Court refuses to certify class action regarding e-tickets for airfare
In Simsek v. United Airlines, Inc., the British Columbia Court of Appeal heard an appeal from a decision by a Chambers judge refusing to certify a class action alleging that the defendant airlines (United, British Airways, Delta, Lufthansa and Air Canada) had been unjustly enriched. The dispute centred around the airlines’ entitlement to include fuel surcharges in ticket prices (“purportedly to deal with the volatility of fuel prices” as Justice Groberman, writing on behalf of a unanimous panel, wryly observed). On electronic tickets which were sold directly to consumers by airlines, the fuel charges were broken out as a specific line item in the list of charges which made up the overall price of the ticket. While this information was provided to travel agents by the airlines, however, some travel agents did not pass it on to people who purchased air tickets from them; rather, these travel agents provided e-tickets in which the fuel surcharges were characterized as being part of “taxes and fees.” This practice arose from an uneven transition between different computerized coding techniques used by the air industry.
The representative plaintiffs had each bought tickets of this sort from travel agents. They claimed that identifying the fuel surcharges as “taxes and fees” when they were, in fact, simply extra charges imposed by the airlines, was a deceptive practice and breached the Business Practices and Consumer Protection Act. Alternatively, they claimed that the airlines were being unjustly enriched:
The plaintiffs’ claims in unjust enrichment are based on the proposition that the ticket receipts that they received from their travel agents constituted an essential part of their contract with the airline. They say that the airline was entitled, under that contract, to keep amounts shown as airline charges, but had no entitlement to retain either taxes or third party fees. In retaining amounts shown as “taxes” or “taxes and fees”, the airlines have been unjustly enriched. The passengers, they argue, are entitled to reimbursement for such amounts.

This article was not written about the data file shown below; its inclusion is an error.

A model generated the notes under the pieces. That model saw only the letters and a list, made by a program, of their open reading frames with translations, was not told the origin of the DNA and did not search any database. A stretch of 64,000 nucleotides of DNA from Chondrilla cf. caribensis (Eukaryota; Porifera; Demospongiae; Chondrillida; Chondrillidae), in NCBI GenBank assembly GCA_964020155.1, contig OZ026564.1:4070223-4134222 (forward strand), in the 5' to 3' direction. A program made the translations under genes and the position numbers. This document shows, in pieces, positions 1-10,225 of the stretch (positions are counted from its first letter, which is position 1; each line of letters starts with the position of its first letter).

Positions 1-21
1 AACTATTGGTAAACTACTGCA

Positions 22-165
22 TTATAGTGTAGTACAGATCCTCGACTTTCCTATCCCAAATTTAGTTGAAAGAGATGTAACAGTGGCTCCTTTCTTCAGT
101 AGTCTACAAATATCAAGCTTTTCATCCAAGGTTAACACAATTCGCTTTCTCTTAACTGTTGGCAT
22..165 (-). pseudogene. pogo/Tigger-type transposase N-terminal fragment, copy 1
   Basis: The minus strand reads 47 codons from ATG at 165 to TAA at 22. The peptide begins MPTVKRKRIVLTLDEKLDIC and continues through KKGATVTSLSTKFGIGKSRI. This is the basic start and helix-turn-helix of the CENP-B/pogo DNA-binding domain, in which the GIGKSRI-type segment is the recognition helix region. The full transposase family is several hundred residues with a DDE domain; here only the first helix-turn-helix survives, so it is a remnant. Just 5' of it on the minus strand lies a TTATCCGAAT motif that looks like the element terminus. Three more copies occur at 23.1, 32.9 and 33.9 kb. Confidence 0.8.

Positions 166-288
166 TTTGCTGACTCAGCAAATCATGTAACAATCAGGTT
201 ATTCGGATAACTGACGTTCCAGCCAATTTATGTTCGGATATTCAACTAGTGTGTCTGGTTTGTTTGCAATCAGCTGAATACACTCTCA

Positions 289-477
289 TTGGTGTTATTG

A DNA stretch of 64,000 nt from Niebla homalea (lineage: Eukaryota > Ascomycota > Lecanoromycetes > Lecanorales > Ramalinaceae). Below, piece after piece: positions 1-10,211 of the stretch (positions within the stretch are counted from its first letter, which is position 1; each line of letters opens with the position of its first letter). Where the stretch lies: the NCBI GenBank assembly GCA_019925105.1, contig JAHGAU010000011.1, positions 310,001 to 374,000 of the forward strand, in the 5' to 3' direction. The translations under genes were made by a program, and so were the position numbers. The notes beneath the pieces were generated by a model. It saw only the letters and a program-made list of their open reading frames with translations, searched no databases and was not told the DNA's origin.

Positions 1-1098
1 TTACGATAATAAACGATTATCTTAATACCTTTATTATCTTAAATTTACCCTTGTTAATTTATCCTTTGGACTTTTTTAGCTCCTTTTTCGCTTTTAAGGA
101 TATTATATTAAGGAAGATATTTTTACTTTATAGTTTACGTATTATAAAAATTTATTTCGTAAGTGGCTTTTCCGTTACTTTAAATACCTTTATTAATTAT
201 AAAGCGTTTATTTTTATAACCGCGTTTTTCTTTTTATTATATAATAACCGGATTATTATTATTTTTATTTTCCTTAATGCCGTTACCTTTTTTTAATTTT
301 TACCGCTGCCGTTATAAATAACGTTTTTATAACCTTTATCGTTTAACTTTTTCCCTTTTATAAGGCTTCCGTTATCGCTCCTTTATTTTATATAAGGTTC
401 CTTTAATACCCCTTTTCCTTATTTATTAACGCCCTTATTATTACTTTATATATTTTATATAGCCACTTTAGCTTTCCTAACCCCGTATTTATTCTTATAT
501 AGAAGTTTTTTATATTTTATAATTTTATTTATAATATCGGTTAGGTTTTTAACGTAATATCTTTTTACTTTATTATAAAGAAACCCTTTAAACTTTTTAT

The Chambers judge dismissed the motion for certification of the claim on both grounds, and on appeal the plaintiffs abandoned the claim based on statutory breach and proceeded solely on the unjust enrichment claim.
The Court of Appeal determined that the unjust enrichment claim could not be certified for two reasons. First, the claims were not pleaded with sufficient particularity. While it appeared that the plaintiffs were relying on their travel agent receipts as constituting the contract, the evidence indicated that the airlines incorporated conditions of carriage into their agreements with passengers and it was not clear that the receipts—which did not necessarily contain the conditions of carriage—were actually contractual documents. Moreover, while the receipts could be said to mislabel the fuel surcharges as “taxes and fees” it was not clear that this was the actual contractual understanding, given that the airline coding on the tickets did separate them out. More elaboration of the pleadings would be necessary for the cause of action to be made out.
Second, Justice Groberman held that the issue of whether the airlines had actually engaged in the kind of airfare pricing alleged, which was the linchpin of the claim, was not a sufficient “common issue” to sustain certification. The means and ways by which the plaintiffs purchased their tickets varied a great deal, as did the details of the ticket receipts which were supplied to them by the travel agents or bulk ticket sellers through which they purchased the tickets. It was not clear that any of these companies could have been said individually to act as an agent of the airlines. The evidence before the court would not even sustain a narrowing of the claims in order to craft a sufficiently definable common issue. In the result, the appeal was dismissed.